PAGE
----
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Ian White, President and CEO of the Canadian Wheat Board, poses for a photo in the lobby of the Canadian Wheat Board's office in Winnipeg February 3, 2012.FRED GREENSLADE/Reuters

When asked what it's like to run the Canadian Wheat Board these days, chief executive officer

Ian White tried to be diplomatic.

"It has been a very interesting experience," Mr. White said with a smile on Thursday as he stood in the lobby of the wheat board's head office in Winnipeg. When pressed further, he added: "There's no question it has been a difficult period because of what's gone on. However, right through this what I've been trying to do is run the business successfully, and I think we've been successful in doing that."

Whatever success Mr. White has had will be seriously tested in the next few months as the CWB grapples with the new realities of Canadian farming. That includes the loss of the board's 76-year monopoly over the sale of all wheat and barley grown in Western Canada and the pending takeover of Viterra Inc., the country's largest grain handler, by Swiss-based Glencore International.

The CWB will now have to compete for farmers' grain with private giants like Viterra, Bunge, Cargill and Richardson International. And it will have to do it without any of the same infrastructure the private players own, such as rail cars and elevators.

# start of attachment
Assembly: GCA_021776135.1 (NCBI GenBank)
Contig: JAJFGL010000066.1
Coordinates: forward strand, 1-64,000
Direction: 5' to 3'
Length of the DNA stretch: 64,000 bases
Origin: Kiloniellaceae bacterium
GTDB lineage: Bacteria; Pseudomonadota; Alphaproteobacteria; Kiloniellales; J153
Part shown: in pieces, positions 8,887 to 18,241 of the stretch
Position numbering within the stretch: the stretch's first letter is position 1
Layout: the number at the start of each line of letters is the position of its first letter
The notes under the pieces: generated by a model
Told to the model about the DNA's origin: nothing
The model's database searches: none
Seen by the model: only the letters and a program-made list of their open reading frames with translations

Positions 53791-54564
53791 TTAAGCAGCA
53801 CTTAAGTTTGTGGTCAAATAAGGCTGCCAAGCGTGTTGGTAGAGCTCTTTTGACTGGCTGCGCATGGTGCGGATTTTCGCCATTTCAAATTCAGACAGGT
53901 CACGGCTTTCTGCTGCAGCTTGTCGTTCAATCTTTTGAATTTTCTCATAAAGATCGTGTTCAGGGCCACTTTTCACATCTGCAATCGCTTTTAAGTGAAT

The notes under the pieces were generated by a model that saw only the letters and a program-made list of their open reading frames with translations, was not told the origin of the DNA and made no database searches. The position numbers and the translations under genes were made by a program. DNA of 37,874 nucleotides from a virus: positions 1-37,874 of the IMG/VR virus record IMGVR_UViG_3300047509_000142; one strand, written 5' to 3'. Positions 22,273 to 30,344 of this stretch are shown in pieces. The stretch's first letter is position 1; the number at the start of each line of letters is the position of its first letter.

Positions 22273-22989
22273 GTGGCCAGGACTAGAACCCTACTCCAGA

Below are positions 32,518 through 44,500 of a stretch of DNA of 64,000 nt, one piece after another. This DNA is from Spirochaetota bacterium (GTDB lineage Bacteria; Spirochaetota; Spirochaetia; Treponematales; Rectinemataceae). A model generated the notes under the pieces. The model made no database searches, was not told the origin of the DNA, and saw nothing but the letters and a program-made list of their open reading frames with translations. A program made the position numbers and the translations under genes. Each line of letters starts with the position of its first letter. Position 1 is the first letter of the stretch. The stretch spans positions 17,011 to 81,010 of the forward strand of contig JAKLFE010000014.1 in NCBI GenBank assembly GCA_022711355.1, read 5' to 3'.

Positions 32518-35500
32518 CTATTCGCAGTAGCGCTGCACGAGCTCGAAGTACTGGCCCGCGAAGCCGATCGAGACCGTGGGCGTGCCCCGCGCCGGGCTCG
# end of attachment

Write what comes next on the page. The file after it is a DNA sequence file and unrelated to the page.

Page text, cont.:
On Thursday, Mr. White announced a series of grain contracts that the board will offer farmers this year to compete with the other companies. The board has also reached a grain-handling agreement with Cargill, which will take delivery and handle CWB contracts for a fee. The board hopes to cut deals with other handlers including Viterra. But there are concerns that grain handlers will give preferential treatment to their contracts if they deal with CWB contracts as well.

Mr. White said he and other board executives have held a series of meetings with farmers across Western Canada and he believes many are eager to do business with the board. "What we are hearing at the moment from farmers is they substantially want to deliver their grain to a company like the CWB," he said. He added that the board has built strong relationships with foreign buyers over decades that would serve Canadian farmers well. "We believe that we can do an excellent job of competing in the global market place with farmers' grain."

But there are already signs that the board is losing ground. There has been a round of layoffs and departures and more are likely in the months to come. The CWB now employs about 340 people, down from 400 last year.

The CWB's future is dependent on how many farmers sign up for contracts and while Mr. White has a target in mind, he won't share it publicly. "The more grain that farmers provide us, the more viability we have and the better job we'll be able to do for them," he said. "The role of the wheat board is really going to be determined by what farmers want it to do."

He acknowledged that no matter how many farmers sign up, the CWB will never be the same. "It will be a smaller organization, a tighter organization with a tighter group of specialists," he said.

As for his own future, Mr. White said he has no plans to leave. He joined the board as CEO in 2008 after spending 30 years in the grain business in Australia. His current contract expires in 2014. "I'm here," he said Thursday. "I've indicated [to the government]that I'll be here to try and see this through successfully."